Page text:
At its most basic level, Plantar Fasciitis is inflammation of the thick band of tissue, or fascia, that runs along the bottom of your foot from the heel bone to your toes. Stress on this area can cause small tears to the fascia, which then becomes inflamed as daily activity continues to stress the arch of the foot. Damage to the fascia causes pain which is most frequently and excruciatingly felt in the morning with your first few steps of the day, and can also be felt during activity. 

Whenever you stand, walk, or run, your feet absorb the stress of your body weight. This stress, also called load, builds on the arch of your foot. When the cycle of injury and inflammation goes unhealed, your body creates scar tissue. This abnormal tissue has a few problems. First, it occupies more space than healthy tissue, causing you to feel discomfort. Second, it has a non-linear shape, making it weaker than healthy tissue, which is smooth, aligned, and able to withstand more load. 

Scar tissue build-up causes pain, and your body experiences that pain in your foot whenever it's overloaded. Because scar tissue is also weaker, the more you stress your plantar fascia, the more it continues to cause pain and dysfunction. This leads to a painful vicious cycle of tissue breakdown and weakening of your foot. 

While some cases of foot and heel pain seem to develop out of nowhere, clinicians have identified a few risk factors for developing Plantar Fasciitis. Individuals with a higher body mass index or those who have recently increased weight bearing activity are more likely to experience inflammation in their Plantar Fascia. (Source 1) Due to these exacerbating factors, or just through day-to-day load, inflammation of the Plantar Fascia often becomes a chronic issue, with pain lasting for months or years. Our patients previously had symptoms ranging from a constant ache in the bottom of their foot, to stabbing pain in their heel that gets worse after walking or running.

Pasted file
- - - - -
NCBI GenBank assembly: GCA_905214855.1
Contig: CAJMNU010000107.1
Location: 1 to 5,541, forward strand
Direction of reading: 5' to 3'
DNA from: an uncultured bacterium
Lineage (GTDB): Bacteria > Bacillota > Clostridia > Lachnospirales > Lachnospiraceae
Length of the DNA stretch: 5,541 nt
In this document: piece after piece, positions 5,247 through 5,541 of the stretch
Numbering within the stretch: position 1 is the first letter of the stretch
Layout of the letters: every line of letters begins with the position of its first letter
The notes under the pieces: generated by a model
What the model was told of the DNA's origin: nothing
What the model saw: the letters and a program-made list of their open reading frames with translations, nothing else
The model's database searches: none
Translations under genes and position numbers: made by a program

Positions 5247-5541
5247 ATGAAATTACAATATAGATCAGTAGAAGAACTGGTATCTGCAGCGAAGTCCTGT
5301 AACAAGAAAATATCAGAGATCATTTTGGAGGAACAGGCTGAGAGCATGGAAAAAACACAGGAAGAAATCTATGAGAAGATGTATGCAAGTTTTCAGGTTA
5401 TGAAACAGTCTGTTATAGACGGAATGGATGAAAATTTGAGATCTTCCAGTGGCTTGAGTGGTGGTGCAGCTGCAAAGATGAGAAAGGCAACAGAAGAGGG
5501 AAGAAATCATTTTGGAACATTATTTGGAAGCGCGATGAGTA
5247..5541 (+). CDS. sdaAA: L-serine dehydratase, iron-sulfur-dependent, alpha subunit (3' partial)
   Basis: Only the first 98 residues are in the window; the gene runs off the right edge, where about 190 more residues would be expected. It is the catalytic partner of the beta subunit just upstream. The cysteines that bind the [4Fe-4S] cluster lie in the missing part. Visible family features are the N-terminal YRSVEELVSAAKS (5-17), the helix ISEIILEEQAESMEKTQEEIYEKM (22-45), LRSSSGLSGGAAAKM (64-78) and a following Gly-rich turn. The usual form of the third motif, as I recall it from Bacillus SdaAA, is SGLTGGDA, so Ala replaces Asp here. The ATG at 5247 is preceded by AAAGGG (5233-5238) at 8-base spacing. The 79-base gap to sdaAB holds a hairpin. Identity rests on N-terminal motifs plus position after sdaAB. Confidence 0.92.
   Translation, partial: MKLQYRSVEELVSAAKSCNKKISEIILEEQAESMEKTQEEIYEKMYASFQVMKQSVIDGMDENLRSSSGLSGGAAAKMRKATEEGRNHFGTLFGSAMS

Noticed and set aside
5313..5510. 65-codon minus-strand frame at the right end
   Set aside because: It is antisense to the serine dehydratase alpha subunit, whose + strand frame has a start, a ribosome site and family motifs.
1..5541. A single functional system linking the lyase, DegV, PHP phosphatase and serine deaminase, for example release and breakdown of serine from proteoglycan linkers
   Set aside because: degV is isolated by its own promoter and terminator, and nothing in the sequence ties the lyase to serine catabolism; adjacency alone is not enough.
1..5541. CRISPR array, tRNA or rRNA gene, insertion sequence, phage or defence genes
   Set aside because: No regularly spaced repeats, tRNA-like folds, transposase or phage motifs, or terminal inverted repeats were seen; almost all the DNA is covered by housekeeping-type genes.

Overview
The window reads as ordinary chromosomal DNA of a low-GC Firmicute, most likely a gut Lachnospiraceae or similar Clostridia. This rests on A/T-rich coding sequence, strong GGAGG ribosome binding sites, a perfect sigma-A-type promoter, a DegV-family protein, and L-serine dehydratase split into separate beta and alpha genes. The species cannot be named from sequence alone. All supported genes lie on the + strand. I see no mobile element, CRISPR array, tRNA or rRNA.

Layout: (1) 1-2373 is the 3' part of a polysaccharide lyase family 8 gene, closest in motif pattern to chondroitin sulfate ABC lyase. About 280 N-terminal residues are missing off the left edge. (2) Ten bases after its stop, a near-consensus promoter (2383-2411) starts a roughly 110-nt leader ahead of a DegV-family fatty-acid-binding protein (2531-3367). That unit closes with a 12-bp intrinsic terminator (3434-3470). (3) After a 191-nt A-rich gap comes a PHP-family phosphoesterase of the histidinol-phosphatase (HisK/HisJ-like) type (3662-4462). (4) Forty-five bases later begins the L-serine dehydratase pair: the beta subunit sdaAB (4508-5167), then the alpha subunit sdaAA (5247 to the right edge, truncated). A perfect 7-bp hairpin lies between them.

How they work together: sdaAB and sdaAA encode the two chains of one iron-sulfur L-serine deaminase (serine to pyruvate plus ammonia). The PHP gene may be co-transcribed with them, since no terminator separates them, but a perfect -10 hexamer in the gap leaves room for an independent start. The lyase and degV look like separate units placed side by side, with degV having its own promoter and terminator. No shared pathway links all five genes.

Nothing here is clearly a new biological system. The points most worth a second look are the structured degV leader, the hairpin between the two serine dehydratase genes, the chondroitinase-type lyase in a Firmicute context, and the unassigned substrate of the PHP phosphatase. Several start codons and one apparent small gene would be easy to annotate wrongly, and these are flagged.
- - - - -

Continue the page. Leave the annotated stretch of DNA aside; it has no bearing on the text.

Plantar Fasciitis is very painful, but luckily, its basic mechanical causes lend themselves to effective, non-invasive, non-chemical treatment. An ideal treatment will attack the root causes of pain by breaking up painful scar tissue with massage, reducing load on the arch with a brace, and increasing the lower body’s ability to handle the stress of daily activity through strengthening exercises. The Alleviate System incorporates these proven methodologies to directly address and prevent Plantar Fasciitis pain.



(Source 1) Heel Pain—Plantar Fasciitis: Revision 2014
Robroy L. Martin, Todd E. Davenport, Stephen F. Reischl, Thomas G. McPoil, James W. Matheson, Dane K. Wukich, Christine M. McDonough, Roy D. Altman, Paul Beattie, Mark Cornwall, Irene Davis, John DeWitt, James Elliott, James J. Irrgang, Sandra Kaplan, Stephen Paulseth, Leslie Torburn, James Zachazewski, and Joseph J. Godges
Journal of Orthopaedic & Sports Physical Therapy 2014 44:11, A1-A33

Written by Roderick McMullen